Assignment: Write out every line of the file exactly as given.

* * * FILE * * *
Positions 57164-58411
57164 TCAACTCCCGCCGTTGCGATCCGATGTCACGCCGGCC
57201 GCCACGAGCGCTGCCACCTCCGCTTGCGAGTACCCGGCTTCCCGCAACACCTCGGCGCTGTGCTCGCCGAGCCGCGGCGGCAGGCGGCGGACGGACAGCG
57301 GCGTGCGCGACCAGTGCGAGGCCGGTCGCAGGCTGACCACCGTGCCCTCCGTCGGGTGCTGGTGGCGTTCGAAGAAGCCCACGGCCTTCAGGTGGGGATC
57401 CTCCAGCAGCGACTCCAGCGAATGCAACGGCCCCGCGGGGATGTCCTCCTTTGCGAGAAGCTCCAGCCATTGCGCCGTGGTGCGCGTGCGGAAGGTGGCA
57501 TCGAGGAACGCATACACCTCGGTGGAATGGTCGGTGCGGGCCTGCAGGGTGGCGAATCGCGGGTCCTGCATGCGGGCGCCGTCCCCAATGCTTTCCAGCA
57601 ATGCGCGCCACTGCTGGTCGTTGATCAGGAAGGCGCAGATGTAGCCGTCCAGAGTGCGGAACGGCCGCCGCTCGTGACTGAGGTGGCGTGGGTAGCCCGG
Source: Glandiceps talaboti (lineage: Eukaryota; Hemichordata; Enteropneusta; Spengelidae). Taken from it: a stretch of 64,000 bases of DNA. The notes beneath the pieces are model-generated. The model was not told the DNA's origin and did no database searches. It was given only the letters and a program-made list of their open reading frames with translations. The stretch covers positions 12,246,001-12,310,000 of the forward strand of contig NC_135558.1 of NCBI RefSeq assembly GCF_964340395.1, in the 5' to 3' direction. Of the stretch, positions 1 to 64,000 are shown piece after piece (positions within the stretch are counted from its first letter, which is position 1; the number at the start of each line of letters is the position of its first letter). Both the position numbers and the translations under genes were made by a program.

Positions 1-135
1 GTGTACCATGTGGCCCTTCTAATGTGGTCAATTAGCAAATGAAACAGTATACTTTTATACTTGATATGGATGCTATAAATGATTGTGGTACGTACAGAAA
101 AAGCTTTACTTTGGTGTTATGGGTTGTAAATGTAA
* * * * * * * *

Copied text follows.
Positions 57164-58411
57164 TCAACTCCCGCCGTTGCGATCCGATGTCACGCCGGCC
57201 GCCACGAGCGCTGCCACCTCCGCTTGCGAGTACCCGGCTTCCCGCAACACCTCGGCGCTGTGCTCGCCGAGCCGCGGCGGCAGGCGGCGGACGGACAGCG
57301 GCGTGCGCGACCAGTGCGAGGCCGGTCGCAGGCTGACCACCGTGCCCTCCGTCGGGTGCTGGTGGCGTTCGAAGAAGCCCACGGCCTTCAGGTGGGGATC
57401 CTCCAGCAGCGACTCCAGCGAATGCAACGGCCCCGCGGGGATGTCCTCCTTTGCGAGAAGCTCCAGCCATTGCGCCGTGGTGCGCGTGCGGAAGGTGGCA
57501 TCGAGGAACGCATACACCTCGGTGGAATGGTCGGTGCGGGCCTGCAGGGTGGCGAATCGCGGGTCCTGCATGCGGGCGCCGTCCCCAATGCTTTCCAGCA
57601 ATGCGCGCCACTGCTGGTCGTTGATCAGGAAGGCGCAGATGTAGCCGTCCAGAGTGCGGAACGGCCGCCGCTCGTGACTGAGGTGGCGTGGGTAGCCCGG
Source: Glandiceps talaboti (lineage: Eukaryota; Hemichordata; Enteropneusta; Spengelidae). Taken from it: a stretch of 64,000 bases of DNA. The notes beneath the pieces are model-generated. The model was not told the DNA's origin and did no database searches. It was given only the letters and a program-made list of their open reading frames with translations. The stretch covers positions 12,246,001-12,310,000 of the forward strand of contig NC_135558.1 of NCBI RefSeq assembly GCF_964340395.1, in the 5' to 3' direction. Of the stretch, positions 1 to 64,000 are shown piece after piece (positions within the stretch are counted from its first letter, which is position 1; the number at the start of each line of letters is the position of its first letter). Both the position numbers and the translations under genes were made by a program.

Positions 1-135
1 GTGTACCATGTGGCCCTTCTAATGTGGTCAATTAGCAAATGAAACAGTATACTTTTATACTTGATATGGATGCTATAAATGATTGTGGTACGTACAGAAA
101 AAGCTTTACTTTGGTGTTATGGGTTGTAAATGTAA